Mme. Eugénie Niboyet deserves to be mentioned among the first workers of the feminist idea, but it is hardly possible, if it is possible at all, to catch a glimpse of her face in the little information that we possess. We know that she was born in Montpellier in 1797. The daughter of pastor Mouchon, she must have been raised in the protestant religion. About her life and role until 1833, the date when she set up residence at Lyon, we have no information. She speaks somewhere of “combining by a fortunate agreement physical and moral strengths,” of “finding the law of emulative attraction,” so many formulas of Fourierism or Saint-Simonism, and let it be believed that she adhered to one or the other system. She was an educator at the same time as a journalist: in the notices, there is talk of her courses, without any more details. She was a journalist at heart, and a tireless one. After the Conseiller des Femmes, which ceased to appear in 1834, she published la Mosaïque, a literary journal, then, having left Lyon for Paris, she founded l’Avenir, a journal of social tendencies. In 1848, she could be found in the company of Désirée Gay, Pauline Rolland, Adèle Esquiros and especially Jeanne Déroin, at the Club des Femmes of which she was the president. She founded a new journal, la Voix des Femmes; she wrote to Cabet, to congratulate him for having spoken at a meeting in favor of female emancipation, a letter also signed by Jeanne Deroin and Désirée Gay, where she called for equality for all women as well as all men. La Voix des Femmes not being able to continue publication, after forty-six issues, she collaborated on l’Opinion des Femmes, which her friend Jeanne Déroin had just founded, and which lasted until the month of August, 1849.
From this date we lose her track, but there is enough for us to judge what prodigious activity she expended for the cause to which she was committed. Le Conseiller des Femmes is the first in date, at least to our knowledge, of the long series of journals that she created, or at least to the editing of which she contributed. She had at her side, in 1833, numerous collaborators, of whom the two most remarkable were Louise Maignaud and Jeanne Dubuisson.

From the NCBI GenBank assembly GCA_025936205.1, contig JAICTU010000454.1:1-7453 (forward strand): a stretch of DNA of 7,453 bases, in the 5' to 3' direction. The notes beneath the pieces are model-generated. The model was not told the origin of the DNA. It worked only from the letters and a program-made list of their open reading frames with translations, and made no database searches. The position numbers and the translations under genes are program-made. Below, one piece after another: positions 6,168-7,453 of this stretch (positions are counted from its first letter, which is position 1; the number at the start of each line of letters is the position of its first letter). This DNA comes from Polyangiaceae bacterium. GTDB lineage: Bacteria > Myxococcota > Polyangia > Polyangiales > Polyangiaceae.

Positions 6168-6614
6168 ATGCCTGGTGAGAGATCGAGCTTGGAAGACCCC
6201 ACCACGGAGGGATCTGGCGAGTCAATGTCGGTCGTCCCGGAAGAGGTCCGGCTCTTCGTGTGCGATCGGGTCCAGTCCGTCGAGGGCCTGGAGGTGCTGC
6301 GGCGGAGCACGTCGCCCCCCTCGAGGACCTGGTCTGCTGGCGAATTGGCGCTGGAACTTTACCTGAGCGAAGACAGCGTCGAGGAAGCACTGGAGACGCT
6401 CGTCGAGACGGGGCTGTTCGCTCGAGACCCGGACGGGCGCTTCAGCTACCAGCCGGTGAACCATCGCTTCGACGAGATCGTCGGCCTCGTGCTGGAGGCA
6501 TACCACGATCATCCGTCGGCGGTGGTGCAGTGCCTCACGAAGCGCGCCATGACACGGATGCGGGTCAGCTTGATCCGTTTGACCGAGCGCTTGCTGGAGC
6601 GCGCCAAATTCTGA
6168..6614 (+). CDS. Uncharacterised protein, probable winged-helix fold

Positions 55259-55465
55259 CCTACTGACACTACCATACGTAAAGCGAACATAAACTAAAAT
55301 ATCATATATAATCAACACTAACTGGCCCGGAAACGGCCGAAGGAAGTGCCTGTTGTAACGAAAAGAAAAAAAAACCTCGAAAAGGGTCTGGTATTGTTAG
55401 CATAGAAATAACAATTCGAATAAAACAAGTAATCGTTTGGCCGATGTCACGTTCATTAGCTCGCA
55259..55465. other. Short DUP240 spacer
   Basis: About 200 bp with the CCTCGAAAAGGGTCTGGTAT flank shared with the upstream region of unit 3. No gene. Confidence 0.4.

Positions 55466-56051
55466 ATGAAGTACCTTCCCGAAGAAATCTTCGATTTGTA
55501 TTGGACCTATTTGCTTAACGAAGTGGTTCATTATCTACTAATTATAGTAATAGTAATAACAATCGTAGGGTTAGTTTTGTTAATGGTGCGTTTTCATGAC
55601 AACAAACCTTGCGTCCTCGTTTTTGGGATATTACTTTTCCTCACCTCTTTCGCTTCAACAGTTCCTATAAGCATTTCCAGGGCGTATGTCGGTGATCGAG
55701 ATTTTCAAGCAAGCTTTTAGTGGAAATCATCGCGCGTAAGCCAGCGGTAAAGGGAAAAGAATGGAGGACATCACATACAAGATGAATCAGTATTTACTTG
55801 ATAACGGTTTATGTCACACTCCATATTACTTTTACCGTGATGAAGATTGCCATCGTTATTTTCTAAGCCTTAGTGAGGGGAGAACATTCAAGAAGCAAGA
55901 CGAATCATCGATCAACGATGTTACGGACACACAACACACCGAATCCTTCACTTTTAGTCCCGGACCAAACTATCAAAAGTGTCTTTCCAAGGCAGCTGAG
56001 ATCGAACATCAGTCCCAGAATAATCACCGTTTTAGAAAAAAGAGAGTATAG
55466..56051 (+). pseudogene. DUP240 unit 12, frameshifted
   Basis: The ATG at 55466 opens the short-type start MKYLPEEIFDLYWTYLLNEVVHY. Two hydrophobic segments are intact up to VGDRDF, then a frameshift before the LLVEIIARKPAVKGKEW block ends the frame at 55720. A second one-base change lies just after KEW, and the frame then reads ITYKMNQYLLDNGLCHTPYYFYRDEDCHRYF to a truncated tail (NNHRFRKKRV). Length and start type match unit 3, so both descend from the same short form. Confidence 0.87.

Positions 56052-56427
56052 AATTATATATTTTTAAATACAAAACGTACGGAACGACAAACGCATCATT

Mme. Niboyet took care to inform us of the goal that she pursued: “We believe,” she wrote, “that we labor at a work of organization, in accordance with the will of God and the needs of the era, for if in fact and in right woman is in the natural and numeric order one half of humanity, it seems to us just and necessary that she take her part in the ascending movement impressed on our civilization.” The feminist tendencies did not exclude a religious inspiration: Mme. Niboyet further declared “that it will draw all its precepts from the divine books.” That profession of faith did not prevent le Conseiller des Femmes of being the target of the attacks of the Catholics, of whom le Réparateur is the organ, which she dismissed eloquently, by invoking with Louise Maignaud the right that every conviction has to be respected. But what the editors especially took to heart was the education of their sex. They thought to create “a practical journal;” their desire was to contribute, to the extent that they could, to improve the sort of women of every condition.
Without doubt, it would be much lamented here and there that woman, “tributary of the State by taxes and by her children, could not take any part in political or administrative affairs:” but such complaints were rare; instruction was considered, at least in the present state of things, as the only means of feminine emancipation. Let woman “be able to enter in her turn the careers of science and industry!” The journal abounded with projects for her education. It even published some lesson in grammar for her usage; it followed all the periods of her life, in the course of her daily occupations: a multitude of stories and poems, of which many were the work of Mme. Desbordes-Valmore, then present in Lyon, gave it a literary tone without ever distracting attention from that which was its eternal subject.